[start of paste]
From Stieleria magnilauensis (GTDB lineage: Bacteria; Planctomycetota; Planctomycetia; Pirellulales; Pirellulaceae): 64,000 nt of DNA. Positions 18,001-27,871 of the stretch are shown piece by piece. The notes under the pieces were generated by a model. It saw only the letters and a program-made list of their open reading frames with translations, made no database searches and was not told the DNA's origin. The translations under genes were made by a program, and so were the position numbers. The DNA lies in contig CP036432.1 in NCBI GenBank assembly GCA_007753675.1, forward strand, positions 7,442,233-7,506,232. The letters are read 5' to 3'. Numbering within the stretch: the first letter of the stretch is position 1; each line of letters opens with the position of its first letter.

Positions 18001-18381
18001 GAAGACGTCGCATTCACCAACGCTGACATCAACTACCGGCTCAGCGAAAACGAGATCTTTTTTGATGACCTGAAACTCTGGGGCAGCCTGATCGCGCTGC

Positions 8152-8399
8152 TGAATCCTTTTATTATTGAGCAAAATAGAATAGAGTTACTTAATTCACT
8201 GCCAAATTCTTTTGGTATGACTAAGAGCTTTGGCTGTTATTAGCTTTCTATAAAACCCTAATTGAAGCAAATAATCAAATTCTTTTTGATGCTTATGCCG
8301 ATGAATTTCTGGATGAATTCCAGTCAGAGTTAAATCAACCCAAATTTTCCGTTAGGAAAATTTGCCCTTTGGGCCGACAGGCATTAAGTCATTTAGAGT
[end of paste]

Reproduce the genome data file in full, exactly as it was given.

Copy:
From Stieleria magnilauensis (GTDB lineage: Bacteria; Planctomycetota; Planctomycetia; Pirellulales; Pirellulaceae): 64,000 nt of DNA. Positions 18,001-27,871 of the stretch are shown piece by piece. The notes under the pieces were generated by a model. It saw only the letters and a program-made list of their open reading frames with translations, made no database searches and was not told the DNA's origin. The translations under genes were made by a program, and so were the position numbers. The DNA lies in contig CP036432.1 in NCBI GenBank assembly GCA_007753675.1, forward strand, positions 7,442,233-7,506,232. The letters are read 5' to 3'. Numbering within the stretch: the first letter of the stretch is position 1; each line of letters opens with the position of its first letter.

Positions 18001-18381
18001 GAAGACGTCGCATTCACCAACGCTGACATCAACTACCGGCTCAGCGAAAACGAGATCTTTTTTGATGACCTGAAACTCTGGGGCAGCCTGATCGCGCTGC

Positions 8152-8399
8152 TGAATCCTTTTATTATTGAGCAAAATAGAATAGAGTTACTTAATTCACT
8201 GCCAAATTCTTTTGGTATGACTAAGAGCTTTGGCTGTTATTAGCTTTCTATAAAACCCTAATTGAAGCAAATAATCAAATTCTTTTTGATGCTTATGCCG
8301 ATGAATTTCTGGATGAATTCCAGTCAGAGTTAAATCAACCCAAATTTTCCGTTAGGAAAATTTGCCCTTTGGGCCGACAGGCATTAAGTCATTTAGAGT